Poor historical novelists usually miss this: they mistake it for a matter of “scenery.” They think that if one “does his homework,” gets the depth of the Jordan River right, and becomes acquainted with the pottery of the time, then the writer has done his job. But the writer who immerses himself in language and culture will see that his job is not a matter of scenery, is not archaeological in nature but anthropological. He will hold himself responsible for recovering not the artifacts of the time but its essence. He will try to exhume the nature of man from a dead language.

It is then the writer returns to the very different, chilly, ironic, whimsical, and bitter waters of contemporary English. He must try to find a diction that correlates in thought and feeling to what is common to the world he is trying to recover. This is, of course, impossible. The first time the writer composes dialogue such as: “Folks in Judah just don’t seem to be into God, you know?” he may despair.

Generally, he will have to steer a middle course between two excesses: the cartoonish colloquialisms of our culture and the vulgarity of literature-in-translation English. So many mistake the prose of literature-in-translation for a close rendering of the original text; but stilted English is only a close approximation of other languages in the sense that it has forfeited its claim to be good English through trying to be “literal.” But all languages are fluent languages: there was nothing awkward about the language of Genesis to its author.

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A number of these novels have come to hand, and they all seem to fit into two categories. A great many are “women’s books.” Although their authors’ knowledge of ancient culture is loudly proclaimed, the stories are informed by the same vision which produces soap operas, Gothics, and penny romances.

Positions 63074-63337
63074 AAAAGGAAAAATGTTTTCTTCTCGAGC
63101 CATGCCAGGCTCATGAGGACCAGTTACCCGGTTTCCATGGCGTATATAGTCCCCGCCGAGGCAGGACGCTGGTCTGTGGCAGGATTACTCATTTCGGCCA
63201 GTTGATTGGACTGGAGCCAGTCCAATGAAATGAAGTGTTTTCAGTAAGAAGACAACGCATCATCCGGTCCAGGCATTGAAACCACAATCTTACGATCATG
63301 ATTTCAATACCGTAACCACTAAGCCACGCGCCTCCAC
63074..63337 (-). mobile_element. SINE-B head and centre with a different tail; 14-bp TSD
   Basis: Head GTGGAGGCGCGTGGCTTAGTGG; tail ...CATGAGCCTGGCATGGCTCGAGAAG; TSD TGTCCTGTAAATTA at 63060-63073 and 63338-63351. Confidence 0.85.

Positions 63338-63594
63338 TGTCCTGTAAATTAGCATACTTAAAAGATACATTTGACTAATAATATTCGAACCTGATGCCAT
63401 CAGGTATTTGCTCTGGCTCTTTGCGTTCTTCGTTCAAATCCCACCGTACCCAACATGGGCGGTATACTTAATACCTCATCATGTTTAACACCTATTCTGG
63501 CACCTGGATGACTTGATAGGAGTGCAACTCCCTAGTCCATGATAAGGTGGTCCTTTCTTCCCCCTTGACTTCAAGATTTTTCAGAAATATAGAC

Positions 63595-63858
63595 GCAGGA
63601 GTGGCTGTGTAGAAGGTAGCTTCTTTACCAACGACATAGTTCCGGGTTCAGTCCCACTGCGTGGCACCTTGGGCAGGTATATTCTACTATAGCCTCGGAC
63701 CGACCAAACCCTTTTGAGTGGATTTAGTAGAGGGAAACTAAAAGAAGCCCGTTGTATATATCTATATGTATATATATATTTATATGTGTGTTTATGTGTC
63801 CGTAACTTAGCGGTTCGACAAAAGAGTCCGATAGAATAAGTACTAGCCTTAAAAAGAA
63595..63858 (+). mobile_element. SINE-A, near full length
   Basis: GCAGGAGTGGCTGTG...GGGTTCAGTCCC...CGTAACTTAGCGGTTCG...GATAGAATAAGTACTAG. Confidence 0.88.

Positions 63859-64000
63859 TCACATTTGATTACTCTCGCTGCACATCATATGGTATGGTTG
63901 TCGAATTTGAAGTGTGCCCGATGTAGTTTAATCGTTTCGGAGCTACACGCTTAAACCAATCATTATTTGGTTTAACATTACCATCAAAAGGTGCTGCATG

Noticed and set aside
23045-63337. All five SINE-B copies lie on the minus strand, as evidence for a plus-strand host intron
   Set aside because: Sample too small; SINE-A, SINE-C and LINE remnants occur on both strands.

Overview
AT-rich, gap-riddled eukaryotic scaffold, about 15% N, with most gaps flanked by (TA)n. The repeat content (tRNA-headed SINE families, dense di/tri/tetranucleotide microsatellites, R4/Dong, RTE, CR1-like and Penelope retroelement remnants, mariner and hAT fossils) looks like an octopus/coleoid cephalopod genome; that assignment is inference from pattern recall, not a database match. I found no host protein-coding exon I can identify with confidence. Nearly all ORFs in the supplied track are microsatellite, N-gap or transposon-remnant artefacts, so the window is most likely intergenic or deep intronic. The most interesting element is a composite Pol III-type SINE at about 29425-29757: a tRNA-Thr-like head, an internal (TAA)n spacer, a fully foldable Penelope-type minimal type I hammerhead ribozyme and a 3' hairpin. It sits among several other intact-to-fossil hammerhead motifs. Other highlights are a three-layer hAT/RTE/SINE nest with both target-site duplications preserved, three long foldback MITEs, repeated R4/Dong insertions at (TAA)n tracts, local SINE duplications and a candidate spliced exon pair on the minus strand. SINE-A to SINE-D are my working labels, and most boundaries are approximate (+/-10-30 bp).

Yet, although the story line may be drawn from the Bible, the author is still left—as much as any naturalistic writer—with the obligation of creating anew these incidents, this chronology. One cannot escape the responsibility of imagining. And these authors, quite unself-consciously, I think, have fallen into the ruts of their time. If the author’s sensibility is attuned to the frustrations of a housewife, or has been educated in the “liberation theology” of the National Enquirer, the novel is sure to be a half-baked Fear of Flying, albeit with overtures toward the divine.

Books by other authors, with a greater control of their powers, are basically “retranscriptions” of the original narratives from the spare Hebraic way of storytelling into a fuller and more detailed treatment. Such a tradition can be traced from Homer through Flaubert (see Auerbach’s Mimesis). These books allow their readers greater “psychic access” to the reality that this tale happened. These books generally concern themselves with the first stories—the Creation, the Fall—and grant insight into the meaning of the stories insofar as they “open them up.” A good example of a book in this category would be David Bolt’s Adam (Harold Shaw, 1979).

But I have yet to see a truly ambitious biblical novel, one that brings alive to its readers a culture that we as Christians much too often equate with our own. A woman of my mother’s generation once said to me: If Jesus Christ came back today, he’d be an executive preaching in a country club dining room. Wrong. Dead wrong. What we need are novels that will remake this woman’s imagination, and preserve the foreign character of biblical images, their unlikeliness as well as their inevitability. But what we often get are contemporary fairy tales in exotic settings. These books may have their uses, but they don’t do what could be done, and they are not the standard by which imaginative writing should be judged.

Harold Fickett, author of Mrs. Sunday’s Problem and Other Stories (Revell, 1979), teaches at Wheaton College, Illinois.